- Though, Karnataka is not getting central grants to fight Maoist insurgency, the State with its own resources, is containing the menace by adopting a two pronged strategy by way of strong pressure on the cadres by consistent police action and increased developmental initiatives.
- Public awareness campaign in naxal affected areas are being held regularly, which has led to increased awareness and confidence among the public. Land reforms have been effectively implemented and rehabilitation measures have also been taken up.
- Youth have been trained in various self employment schemes which has given them a regular means of livelihood.
- Free education is being provided to the students and health camps are being regularly held to ensure proper medical care in the tribal areas.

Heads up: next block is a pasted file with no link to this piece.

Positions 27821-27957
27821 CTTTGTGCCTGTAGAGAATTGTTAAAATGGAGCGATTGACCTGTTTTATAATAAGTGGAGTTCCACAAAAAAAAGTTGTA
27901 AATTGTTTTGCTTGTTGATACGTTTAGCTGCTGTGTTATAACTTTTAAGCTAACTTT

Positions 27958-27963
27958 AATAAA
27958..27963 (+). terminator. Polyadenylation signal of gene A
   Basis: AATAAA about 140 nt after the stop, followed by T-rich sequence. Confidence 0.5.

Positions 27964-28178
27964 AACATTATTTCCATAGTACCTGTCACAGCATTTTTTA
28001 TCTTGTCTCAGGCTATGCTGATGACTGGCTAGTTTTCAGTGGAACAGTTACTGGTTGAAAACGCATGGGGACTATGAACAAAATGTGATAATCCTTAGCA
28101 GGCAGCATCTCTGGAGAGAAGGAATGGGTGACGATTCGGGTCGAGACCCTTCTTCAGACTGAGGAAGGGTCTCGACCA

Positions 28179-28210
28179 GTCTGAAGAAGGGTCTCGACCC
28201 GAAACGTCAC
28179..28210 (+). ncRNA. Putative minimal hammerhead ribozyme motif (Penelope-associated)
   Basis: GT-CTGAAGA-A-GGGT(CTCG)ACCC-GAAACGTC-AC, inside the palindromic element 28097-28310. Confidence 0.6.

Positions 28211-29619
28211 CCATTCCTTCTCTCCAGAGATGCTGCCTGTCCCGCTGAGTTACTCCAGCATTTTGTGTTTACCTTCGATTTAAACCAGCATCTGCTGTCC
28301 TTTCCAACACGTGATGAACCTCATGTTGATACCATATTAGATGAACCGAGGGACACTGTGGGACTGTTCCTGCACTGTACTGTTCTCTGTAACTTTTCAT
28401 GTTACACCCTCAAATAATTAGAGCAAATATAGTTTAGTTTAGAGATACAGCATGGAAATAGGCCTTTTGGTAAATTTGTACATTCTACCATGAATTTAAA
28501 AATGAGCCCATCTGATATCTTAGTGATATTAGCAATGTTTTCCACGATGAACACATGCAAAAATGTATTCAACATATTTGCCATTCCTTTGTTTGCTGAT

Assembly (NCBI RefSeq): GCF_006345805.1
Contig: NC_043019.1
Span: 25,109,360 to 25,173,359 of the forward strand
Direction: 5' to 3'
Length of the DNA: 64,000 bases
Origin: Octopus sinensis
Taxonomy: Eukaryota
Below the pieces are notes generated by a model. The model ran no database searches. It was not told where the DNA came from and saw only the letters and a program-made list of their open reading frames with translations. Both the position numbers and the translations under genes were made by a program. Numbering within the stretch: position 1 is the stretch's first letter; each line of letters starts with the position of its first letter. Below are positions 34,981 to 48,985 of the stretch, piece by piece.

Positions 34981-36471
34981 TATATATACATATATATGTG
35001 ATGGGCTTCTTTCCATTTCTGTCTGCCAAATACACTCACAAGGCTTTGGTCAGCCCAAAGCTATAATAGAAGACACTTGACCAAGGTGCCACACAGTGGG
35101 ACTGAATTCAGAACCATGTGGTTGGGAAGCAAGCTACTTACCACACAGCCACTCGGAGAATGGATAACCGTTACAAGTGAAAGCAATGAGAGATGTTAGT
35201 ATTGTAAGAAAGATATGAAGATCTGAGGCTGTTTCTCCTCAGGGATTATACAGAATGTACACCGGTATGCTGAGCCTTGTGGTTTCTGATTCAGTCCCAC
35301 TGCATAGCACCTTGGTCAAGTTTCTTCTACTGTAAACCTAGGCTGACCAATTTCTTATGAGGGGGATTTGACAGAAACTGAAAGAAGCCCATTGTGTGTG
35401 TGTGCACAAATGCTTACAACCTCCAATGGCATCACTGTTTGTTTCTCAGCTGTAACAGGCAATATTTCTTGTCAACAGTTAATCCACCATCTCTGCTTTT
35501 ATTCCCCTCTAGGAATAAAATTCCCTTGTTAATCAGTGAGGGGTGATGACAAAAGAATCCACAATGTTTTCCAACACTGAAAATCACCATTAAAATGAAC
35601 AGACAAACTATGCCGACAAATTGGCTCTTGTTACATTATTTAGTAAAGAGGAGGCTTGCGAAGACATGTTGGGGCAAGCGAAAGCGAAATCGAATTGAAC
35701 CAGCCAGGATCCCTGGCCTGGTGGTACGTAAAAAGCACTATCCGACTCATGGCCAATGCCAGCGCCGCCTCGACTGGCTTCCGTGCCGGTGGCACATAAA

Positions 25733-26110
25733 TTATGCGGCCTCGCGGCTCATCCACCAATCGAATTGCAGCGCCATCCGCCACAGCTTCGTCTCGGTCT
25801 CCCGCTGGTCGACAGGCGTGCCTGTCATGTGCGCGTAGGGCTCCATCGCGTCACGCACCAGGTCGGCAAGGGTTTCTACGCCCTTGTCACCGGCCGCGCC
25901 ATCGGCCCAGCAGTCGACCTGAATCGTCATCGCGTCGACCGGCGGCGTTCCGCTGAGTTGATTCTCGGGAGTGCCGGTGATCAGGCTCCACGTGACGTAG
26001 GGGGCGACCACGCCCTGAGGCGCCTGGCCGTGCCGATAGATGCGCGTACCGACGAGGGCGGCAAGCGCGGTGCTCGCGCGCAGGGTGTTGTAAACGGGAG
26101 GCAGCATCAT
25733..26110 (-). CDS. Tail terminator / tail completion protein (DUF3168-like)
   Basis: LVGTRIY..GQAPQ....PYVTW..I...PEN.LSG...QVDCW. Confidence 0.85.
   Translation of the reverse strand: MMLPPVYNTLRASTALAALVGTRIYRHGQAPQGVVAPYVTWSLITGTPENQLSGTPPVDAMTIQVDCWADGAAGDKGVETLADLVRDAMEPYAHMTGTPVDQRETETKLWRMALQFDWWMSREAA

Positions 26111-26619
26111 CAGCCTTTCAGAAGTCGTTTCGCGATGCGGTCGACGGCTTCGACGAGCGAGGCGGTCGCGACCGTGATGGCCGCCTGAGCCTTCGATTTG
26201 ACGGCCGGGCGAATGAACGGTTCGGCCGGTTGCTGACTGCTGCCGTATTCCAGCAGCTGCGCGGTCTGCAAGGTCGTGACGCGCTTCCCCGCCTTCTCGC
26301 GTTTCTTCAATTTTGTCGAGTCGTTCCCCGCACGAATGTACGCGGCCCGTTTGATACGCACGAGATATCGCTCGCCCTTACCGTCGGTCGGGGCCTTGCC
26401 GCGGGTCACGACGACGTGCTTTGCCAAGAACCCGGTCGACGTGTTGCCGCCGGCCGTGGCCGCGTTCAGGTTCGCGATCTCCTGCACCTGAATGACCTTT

- Government of Karnataka has also formulated and implemented a Surrender and Rehabilitation Policy for the naxals in the State, which has proved to be very useful in luring some of the activists to the main stream of life.
- However, since the State of Andhra Pradesh has also now been brought under the SWRB by the Maoists, it is expected that the Naxal menace will spread further south. There is therefore a need to bring Karnataka under the Central Special Schemes to deal with the unlawful activity.
- In the last three years, our Government has taken several initiatives to ensure peace and order in the State. Communal incidents are under check and decreasing year by year. While the number of communal incidents between 2000 and 2007 varied between 16 to 26 per year, in the last three years of our Government, these incidents have come down from 13 in the first year to 8 last year.
- Our Government is fully committed to the welfare of minority communities. Several initiatives have been taken to bring the minorities to the main stream of development.